This Remote Island Is the Last Place Pilots Want to Land a Plane

The Air Force calls Shemya Island "a place to land in the middle of nowhere"

Eareckson Air Station, Shemya Island

Eareckson Air Station, Shemya Island

Source: US Air Force

Every commercial airline flight has a plan for diverting if necessary. But few pilots ever consider Shemya Island, a remote U.S. Air Force outpost 1,500 miles southwest of Anchorage, because there's so little infrastructure. The rocky island, about two miles by four miles, has a 10,000-foot landing strip—large enough for the biggest military cargo jets—and pretty much nothing else. 

Today, the island’s population roughly tripled when a Cathay Pacific flight from Hong Kong to Los Angeles made an emergency landing at Eareckson Air Station on Shemya after the crew detected smoke. All 276 passengers and 18 crew on the Boeing 777-300ER were safe, the airline said. The island was last used as a diversion point in July 2010, when an American Airlines 777 en route to Tokyo landed with a suspected cargo fire. (No fire was found.) After a six-hour stop, the Cathay flight departed later Wednesday morning for a three-hour flight to Anchorage, according to Flightaware.com, a flight-tracking site. "We understand that this action resulted in a long and arduous journey for those onboard the diverted flight and we apologise for the inconvenience caused," James Ginns, a Cathay Pacific executive, said in a statement.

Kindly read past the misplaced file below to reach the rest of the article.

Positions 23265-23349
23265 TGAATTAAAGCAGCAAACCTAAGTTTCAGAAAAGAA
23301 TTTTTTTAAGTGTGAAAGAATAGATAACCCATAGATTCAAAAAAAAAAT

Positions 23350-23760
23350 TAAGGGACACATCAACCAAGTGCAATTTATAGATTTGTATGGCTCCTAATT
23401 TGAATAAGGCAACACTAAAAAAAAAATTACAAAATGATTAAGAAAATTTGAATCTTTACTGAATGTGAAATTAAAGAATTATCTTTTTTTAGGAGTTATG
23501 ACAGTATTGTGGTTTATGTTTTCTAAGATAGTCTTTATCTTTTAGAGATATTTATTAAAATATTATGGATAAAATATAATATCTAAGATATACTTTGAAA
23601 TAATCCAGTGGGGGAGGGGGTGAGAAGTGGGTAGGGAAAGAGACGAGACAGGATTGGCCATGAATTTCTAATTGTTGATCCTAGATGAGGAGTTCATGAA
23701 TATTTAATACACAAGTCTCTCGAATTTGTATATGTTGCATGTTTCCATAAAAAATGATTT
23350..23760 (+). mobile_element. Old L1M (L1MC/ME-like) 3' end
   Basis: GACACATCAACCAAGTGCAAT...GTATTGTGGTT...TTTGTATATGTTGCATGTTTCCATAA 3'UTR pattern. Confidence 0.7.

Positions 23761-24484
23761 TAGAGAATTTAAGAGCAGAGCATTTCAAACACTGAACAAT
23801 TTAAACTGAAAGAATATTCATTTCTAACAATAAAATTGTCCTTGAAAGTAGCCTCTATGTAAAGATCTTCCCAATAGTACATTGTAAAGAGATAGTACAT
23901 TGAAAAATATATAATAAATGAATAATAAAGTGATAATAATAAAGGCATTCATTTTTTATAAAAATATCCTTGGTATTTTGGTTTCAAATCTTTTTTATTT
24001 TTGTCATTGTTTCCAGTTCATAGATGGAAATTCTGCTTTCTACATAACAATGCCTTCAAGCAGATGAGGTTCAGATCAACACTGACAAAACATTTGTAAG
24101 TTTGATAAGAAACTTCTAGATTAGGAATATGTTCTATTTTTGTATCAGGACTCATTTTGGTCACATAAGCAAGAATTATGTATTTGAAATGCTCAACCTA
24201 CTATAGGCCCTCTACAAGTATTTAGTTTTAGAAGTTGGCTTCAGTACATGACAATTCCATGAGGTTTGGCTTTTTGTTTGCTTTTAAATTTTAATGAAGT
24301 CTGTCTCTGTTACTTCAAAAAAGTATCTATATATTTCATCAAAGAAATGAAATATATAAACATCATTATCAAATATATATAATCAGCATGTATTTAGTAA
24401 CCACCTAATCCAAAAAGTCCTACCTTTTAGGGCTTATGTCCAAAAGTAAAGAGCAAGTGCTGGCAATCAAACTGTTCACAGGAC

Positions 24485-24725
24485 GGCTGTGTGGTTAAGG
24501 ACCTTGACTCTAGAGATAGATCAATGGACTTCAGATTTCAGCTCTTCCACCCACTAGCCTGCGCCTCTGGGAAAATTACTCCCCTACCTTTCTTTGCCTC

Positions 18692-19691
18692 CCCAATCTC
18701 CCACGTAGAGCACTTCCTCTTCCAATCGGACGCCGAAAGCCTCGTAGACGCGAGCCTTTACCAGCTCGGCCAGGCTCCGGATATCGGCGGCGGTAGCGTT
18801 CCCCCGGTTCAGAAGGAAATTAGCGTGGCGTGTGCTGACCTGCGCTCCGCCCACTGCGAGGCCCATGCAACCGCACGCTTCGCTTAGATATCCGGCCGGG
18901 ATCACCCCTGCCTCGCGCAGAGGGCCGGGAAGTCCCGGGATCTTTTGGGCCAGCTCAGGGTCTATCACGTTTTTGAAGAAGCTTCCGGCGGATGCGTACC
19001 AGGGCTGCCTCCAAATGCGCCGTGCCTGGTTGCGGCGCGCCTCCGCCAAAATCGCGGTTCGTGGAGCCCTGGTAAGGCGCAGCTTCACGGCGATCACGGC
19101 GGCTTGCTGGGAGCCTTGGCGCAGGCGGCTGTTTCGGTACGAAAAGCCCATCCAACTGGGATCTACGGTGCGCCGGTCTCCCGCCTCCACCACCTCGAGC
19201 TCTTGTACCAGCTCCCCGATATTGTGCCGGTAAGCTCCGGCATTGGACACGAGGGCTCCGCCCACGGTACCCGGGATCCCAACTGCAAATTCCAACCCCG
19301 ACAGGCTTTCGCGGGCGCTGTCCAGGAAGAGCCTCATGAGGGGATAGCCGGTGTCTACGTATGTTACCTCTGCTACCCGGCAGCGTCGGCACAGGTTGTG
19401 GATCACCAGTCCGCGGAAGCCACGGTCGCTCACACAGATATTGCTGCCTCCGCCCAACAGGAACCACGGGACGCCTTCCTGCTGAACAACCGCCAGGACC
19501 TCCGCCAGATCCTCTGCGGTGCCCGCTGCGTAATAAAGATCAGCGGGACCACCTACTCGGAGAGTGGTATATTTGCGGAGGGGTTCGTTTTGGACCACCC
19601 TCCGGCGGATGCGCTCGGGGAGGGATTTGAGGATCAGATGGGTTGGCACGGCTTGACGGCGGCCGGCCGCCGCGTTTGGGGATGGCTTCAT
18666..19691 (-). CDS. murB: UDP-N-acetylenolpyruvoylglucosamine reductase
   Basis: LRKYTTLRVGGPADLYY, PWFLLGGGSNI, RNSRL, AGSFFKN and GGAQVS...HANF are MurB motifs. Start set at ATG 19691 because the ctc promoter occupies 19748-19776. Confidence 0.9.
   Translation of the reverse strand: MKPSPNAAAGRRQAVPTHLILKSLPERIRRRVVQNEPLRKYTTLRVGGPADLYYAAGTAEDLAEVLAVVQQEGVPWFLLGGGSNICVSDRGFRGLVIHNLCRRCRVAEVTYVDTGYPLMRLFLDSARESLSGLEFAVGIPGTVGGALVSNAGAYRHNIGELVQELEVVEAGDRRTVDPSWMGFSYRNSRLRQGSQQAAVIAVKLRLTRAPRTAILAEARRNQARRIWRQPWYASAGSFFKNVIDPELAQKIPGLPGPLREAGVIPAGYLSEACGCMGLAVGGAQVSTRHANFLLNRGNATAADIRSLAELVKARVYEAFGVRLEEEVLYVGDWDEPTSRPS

Many of the abandoned buildings around the station have become untenable against the saltwater air and the harsh, blowing winds. (Air Force file photo)
Many of the abandoned buildings around the station have become untenable against the saltwater air and the harsh, blowing winds. (Air Force file photo)
Photographer: Tommie Baker/USAF

Given the sparseness of the island, the Cathay Pacific passengers weren't likely to stay long. Shemya—which is closer to Moscow than to Washington, D.C.—is inhabited only by support contractors who report to the 611th Air Support Group at Joint Base Elmendorf-Richardson in Anchorage. The island’s location “makes it a convenient and potentially life-saving stop in an area of the world where there are no other options for aircraft with in-flight emergencies,” the Air Force said in a 2009 article about upgrades planned at Eareckson.

 

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